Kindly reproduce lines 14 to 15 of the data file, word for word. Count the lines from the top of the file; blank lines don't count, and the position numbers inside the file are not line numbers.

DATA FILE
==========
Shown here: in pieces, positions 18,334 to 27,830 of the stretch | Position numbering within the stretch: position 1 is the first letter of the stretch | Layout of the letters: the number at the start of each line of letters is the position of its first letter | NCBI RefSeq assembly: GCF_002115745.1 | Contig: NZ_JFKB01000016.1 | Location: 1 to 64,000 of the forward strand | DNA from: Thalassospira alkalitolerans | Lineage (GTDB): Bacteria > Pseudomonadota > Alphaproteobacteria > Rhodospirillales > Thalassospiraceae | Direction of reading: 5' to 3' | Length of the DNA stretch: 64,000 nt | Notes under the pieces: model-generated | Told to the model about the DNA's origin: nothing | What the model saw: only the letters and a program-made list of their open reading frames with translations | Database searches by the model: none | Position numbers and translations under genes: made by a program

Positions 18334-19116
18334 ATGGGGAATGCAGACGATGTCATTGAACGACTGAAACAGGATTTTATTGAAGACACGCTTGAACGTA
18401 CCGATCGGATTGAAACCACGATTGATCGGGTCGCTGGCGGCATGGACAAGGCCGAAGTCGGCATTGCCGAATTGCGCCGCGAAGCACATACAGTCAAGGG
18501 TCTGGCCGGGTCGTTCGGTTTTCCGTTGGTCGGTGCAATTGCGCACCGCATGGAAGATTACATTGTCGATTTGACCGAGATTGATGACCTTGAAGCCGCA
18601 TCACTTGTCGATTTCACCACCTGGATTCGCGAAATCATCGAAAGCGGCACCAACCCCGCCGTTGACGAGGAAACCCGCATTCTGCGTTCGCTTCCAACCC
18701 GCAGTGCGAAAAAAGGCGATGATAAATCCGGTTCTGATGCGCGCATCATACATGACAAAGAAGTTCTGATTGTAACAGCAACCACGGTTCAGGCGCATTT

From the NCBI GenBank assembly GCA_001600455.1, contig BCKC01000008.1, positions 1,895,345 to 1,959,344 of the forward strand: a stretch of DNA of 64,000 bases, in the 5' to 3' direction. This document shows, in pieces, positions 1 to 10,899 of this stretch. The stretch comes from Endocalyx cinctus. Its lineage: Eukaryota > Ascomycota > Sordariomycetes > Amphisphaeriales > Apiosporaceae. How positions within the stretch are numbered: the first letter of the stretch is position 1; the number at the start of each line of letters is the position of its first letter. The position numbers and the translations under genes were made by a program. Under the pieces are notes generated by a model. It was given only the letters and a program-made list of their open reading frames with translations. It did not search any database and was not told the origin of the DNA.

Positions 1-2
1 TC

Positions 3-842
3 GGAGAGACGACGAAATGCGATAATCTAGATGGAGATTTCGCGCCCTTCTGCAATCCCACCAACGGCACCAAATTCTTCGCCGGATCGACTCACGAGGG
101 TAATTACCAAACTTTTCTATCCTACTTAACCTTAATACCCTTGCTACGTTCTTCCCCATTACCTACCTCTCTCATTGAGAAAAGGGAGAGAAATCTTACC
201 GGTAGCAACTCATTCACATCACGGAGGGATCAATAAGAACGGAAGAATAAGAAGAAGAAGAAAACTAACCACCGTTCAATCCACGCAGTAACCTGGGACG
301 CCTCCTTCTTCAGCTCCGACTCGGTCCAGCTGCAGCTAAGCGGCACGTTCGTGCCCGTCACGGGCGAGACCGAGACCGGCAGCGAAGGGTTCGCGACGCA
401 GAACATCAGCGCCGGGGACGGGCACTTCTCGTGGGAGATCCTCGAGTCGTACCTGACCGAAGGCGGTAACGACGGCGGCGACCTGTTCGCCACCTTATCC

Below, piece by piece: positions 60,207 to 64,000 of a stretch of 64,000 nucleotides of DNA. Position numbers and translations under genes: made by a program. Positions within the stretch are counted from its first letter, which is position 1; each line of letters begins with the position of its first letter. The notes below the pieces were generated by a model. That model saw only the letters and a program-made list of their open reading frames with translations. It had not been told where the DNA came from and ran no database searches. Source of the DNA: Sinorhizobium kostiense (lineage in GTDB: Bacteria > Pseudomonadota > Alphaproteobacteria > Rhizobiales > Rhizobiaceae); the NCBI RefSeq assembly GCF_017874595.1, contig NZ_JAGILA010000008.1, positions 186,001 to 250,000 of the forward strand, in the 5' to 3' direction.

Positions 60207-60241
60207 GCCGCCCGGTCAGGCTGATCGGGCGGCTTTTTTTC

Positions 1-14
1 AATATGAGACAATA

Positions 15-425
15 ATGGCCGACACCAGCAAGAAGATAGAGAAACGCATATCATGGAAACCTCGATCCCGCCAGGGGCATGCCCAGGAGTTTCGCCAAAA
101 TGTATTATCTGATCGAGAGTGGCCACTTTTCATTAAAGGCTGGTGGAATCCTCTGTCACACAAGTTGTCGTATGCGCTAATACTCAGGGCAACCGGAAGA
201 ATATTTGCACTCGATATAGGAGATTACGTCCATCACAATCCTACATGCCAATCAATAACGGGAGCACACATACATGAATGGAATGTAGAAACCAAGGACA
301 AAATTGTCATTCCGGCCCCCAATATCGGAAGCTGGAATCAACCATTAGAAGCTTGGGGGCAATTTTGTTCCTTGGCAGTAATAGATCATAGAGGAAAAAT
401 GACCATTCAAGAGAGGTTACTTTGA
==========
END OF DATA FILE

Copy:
201 GGTAGCAACTCATTCACATCACGGAGGGATCAATAAGAACGGAAGAATAAGAAGAAGAAGAAAACTAACCACCGTTCAATCCACGCAGTAACCTGGGACG
301 CCTCCTTCTTCAGCTCCGACTCGGTCCAGCTGCAGCTAAGCGGCACGTTCGTGCCCGTCACGGGCGAGACCGAGACCGGCAGCGAAGGGTTCGCGACGCA